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“How the fuck did this happen?” Michael Moore asks at the beginning of his Broadway debut, The Terms of My Surrender, which opened last night at the Belasco Theatre for a three-month run. He makes it clear that he’s talking about the election of Donald J. Trump, not his one-man show on the Great White Way. For nearly two hours, the filmmaker, activist, and mensch, dressed in his usual schmatas including ever-present baseball cap, mixes pivotal moments from his life with ideas about how the left can come together and retake control of the White House and Congress. When he’s talking about President Trump, usually standing at a microphone at the front center of the stage, a giant American flag behind him, he does not quite have the fanatical fury or commanding presence of George C. Scott as General George S. Patton that setup evokes but instead comes off as a comic pundit preaching to the choir on MSNBC. But when he sits down at a desk or in a comfy reading chair and shares personal stories about how one person — himself, in several cases — can indeed make a difference, the his performance is riveting. Moore relates how he got involved in an Elks Club controversy; how he and a friend went to Germany to protest Ronald Reagan’s visit to a Nazi cemetery in Bitburg; how the governor of Michigan is involved in the poisoning of thousands of children with lead-laced drinking water in Moore’s impoverished hometown of Flint; and how one librarian from Englewood affected the publication of his 2001 book Stupid White Men. (That librarian, Ann Sparanese, was in the audience on opening night and received a standing ovation. Also on hand for the opening-night celebration were Harry Belafonte, Anna Deavere Smith, Dan Rather, Christie Brinkley, Brian Stokes Mitchell, Marlo Thomas, Jonathan Alter, Nia Vardalos, Al Sharpton, Rosanna Scotto, and Tony Bennett.)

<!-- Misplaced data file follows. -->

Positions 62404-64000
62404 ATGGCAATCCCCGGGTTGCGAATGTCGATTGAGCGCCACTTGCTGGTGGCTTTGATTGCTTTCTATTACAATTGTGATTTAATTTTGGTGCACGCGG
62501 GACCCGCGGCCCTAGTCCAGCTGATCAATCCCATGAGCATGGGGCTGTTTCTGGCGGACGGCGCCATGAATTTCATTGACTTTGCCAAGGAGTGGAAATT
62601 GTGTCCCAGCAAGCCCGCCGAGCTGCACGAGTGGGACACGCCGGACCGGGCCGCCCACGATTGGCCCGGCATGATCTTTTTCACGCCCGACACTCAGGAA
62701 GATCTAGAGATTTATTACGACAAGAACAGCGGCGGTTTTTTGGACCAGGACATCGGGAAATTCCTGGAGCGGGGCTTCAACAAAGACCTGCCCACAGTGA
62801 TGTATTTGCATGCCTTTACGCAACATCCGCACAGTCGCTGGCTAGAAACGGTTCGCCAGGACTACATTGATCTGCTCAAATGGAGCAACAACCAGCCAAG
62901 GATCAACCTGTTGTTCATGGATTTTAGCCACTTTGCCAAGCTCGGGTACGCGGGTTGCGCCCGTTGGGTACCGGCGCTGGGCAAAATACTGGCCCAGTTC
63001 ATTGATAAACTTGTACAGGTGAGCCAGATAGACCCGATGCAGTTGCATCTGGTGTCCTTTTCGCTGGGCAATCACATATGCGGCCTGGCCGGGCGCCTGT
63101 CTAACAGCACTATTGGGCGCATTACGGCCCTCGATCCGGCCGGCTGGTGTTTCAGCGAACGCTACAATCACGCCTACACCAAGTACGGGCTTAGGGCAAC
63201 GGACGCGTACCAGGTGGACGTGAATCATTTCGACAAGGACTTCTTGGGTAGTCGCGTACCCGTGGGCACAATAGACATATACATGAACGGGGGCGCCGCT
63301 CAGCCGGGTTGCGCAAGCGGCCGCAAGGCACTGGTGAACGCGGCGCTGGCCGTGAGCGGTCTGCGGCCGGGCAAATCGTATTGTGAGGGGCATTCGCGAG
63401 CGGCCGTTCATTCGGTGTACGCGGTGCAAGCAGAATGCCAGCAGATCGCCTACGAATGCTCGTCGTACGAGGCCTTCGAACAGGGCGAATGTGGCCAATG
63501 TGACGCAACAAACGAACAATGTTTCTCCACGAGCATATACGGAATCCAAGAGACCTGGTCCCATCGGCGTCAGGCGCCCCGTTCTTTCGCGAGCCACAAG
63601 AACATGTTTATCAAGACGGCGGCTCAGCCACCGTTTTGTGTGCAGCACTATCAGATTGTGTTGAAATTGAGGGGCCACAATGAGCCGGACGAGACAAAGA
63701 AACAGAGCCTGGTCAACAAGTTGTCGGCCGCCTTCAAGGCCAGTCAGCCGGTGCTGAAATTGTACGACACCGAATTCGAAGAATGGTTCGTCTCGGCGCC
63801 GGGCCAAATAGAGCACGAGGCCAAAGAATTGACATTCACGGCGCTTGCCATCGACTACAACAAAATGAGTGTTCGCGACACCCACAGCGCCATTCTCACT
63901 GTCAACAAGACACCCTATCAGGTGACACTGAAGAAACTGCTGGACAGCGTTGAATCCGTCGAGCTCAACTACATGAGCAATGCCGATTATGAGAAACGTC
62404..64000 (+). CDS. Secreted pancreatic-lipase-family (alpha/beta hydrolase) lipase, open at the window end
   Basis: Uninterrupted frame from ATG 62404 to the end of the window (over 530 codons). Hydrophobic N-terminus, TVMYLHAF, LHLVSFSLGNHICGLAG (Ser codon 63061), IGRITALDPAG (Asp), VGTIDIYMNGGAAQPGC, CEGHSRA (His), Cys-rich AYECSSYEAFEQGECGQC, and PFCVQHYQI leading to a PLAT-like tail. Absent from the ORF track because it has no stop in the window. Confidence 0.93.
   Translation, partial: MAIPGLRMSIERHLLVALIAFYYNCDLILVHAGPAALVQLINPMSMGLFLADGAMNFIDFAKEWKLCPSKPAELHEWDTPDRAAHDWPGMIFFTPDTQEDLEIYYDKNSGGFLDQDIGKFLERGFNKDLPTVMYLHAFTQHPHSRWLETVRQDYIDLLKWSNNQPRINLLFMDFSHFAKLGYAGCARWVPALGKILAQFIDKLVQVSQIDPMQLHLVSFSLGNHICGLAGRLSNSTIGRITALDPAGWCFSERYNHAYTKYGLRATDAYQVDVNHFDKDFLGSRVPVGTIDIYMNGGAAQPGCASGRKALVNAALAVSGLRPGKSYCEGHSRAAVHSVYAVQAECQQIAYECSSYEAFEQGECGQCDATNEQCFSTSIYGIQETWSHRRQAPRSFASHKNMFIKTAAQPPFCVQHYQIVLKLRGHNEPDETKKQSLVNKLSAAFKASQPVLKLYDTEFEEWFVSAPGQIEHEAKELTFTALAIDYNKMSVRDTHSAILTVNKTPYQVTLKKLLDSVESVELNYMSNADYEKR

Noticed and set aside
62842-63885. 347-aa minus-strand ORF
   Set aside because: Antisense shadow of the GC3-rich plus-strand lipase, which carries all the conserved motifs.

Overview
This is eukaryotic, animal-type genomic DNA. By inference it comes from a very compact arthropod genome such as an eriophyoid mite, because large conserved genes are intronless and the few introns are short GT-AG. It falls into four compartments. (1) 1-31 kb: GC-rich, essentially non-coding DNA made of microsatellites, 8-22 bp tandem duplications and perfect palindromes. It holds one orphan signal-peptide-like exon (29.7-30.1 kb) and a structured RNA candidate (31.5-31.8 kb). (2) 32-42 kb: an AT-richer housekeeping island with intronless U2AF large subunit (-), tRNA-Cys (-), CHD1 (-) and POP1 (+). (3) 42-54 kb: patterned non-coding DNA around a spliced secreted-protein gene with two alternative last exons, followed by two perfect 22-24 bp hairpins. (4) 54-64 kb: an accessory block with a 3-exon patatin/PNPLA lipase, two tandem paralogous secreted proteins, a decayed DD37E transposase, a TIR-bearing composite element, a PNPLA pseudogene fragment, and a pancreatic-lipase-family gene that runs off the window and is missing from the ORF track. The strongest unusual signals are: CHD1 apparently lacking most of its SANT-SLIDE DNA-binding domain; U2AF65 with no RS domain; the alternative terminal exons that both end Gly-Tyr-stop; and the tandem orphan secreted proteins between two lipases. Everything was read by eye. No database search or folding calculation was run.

A set piece about carry-on items banned by the TSA is hit-or-miss, and a game show pitting the dumbest Canadian in the audience against the smartest American is silly and goes on too long, serving as a way for Moore to spout yet more statistics at us. An informal tête-à-tête with a surprise guest — on opening night it was Gloria Steinem and previously has featured Bryan Cranston, Rep. Maxine Waters, Morgan Spurlock, and Judah Friedlander — can become self-indulgent, a crafty way to turn the spotlight away from Moore temporarily, but that’s easier said than done, as Moore can’t help being the center of attention, whether on a Broadway stage, on television (TV Nation, The Awful Truth), or in such films as Roger & Me, Bowling for Columbine, Fahrenheit 9/11, and Michael Moore in Trumpland. His shocking tale of receiving death threats and assassination attempts brings the show to a screeching halt when he decides to test the FCC by calling a public figure and making the same death threats he got from Glenn Beck. Moore most certainly is not in Trumpland at the Belasco, where the predominantly liberal audience claps often in support of the Flint native’s views on the president and politics. Tony-winning director Michael Mayer (Hedwig and the Angry Inch, Spring Awakening) has his hands full with the show, which jumps around from scene to scene and bit to bit, including a fair amount of ad-libbing, as Moore updates his comments with the latest news to keep things fresh. Tony-winning designer David Rockwell’s (She Loves Me, Kinky Boots) set features a desk and chairs that slide on- and offstage and a large American flag backdrop onto which Andrew Lazarow projects photographs, clips of Trump, headlines, and other images. There’s also an empty presidential box waiting for Trump, complete with “little opera gloves,” but don’t expect Trump or Vice President and Broadway superfan Mike Pence to take those seats anytime soon. The show is uneven, but when Moore, an often amiable yet fiery fellow who drives the right insane, gets away from the rhetoric and focuses on his heartfelt conviction that one person really can initiate change — and insists that now is most definitely not the time to give up — The Terms of My Surrender is right on target, reminding us all that if Moore can do it, there’s no reason we can’t either.